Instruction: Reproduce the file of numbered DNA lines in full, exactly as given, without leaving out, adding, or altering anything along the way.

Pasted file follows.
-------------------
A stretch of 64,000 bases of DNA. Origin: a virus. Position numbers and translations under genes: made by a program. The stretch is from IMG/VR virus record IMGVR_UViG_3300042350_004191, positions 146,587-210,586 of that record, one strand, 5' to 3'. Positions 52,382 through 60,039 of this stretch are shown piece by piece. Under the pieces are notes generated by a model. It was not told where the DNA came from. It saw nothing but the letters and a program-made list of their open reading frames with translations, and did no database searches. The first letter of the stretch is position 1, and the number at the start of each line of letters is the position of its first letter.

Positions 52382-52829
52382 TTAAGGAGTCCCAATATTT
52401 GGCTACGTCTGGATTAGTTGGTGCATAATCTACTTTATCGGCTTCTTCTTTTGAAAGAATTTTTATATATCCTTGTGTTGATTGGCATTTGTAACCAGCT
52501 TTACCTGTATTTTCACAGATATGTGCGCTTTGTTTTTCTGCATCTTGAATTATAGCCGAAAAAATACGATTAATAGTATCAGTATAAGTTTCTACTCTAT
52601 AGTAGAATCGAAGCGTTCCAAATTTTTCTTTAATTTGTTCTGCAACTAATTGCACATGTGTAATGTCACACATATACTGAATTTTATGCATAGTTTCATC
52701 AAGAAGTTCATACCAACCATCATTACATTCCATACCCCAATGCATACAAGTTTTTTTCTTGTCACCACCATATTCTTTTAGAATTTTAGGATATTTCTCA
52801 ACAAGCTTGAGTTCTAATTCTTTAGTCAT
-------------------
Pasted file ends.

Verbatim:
A stretch of 64,000 bases of DNA. Origin: a virus. Position numbers and translations under genes: made by a program. The stretch is from IMG/VR virus record IMGVR_UViG_3300042350_004191, positions 146,587-210,586 of that record, one strand, 5' to 3'. Positions 52,382 through 60,039 of this stretch are shown piece by piece. Under the pieces are notes generated by a model. It was not told where the DNA came from. It saw nothing but the letters and a program-made list of their open reading frames with translations, and did no database searches. The first letter of the stretch is position 1, and the number at the start of each line of letters is the position of its first letter.

Positions 52382-52829
52382 TTAAGGAGTCCCAATATTT
52401 GGCTACGTCTGGATTAGTTGGTGCATAATCTACTTTATCGGCTTCTTCTTTTGAAAGAATTTTTATATATCCTTGTGTTGATTGGCATTTGTAACCAGCT
52501 TTACCTGTATTTTCACAGATATGTGCGCTTTGTTTTTCTGCATCTTGAATTATAGCCGAAAAAATACGATTAATAGTATCAGTATAAGTTTCTACTCTAT
52601 AGTAGAATCGAAGCGTTCCAAATTTTTCTTTAATTTGTTCTGCAACTAATTGCACATGTGTAATGTCACACATATACTGAATTTTATGCATAGTTTCATC
52701 AAGAAGTTCATACCAACCATCATTACATTCCATACCCCAATGCATACAAGTTTTTTTCTTGTCACCACCATATTCTTTTAGAATTTTAGGATATTTCTCA
52801 ACAAGCTTGAGTTCTAATTCTTTAGTCAT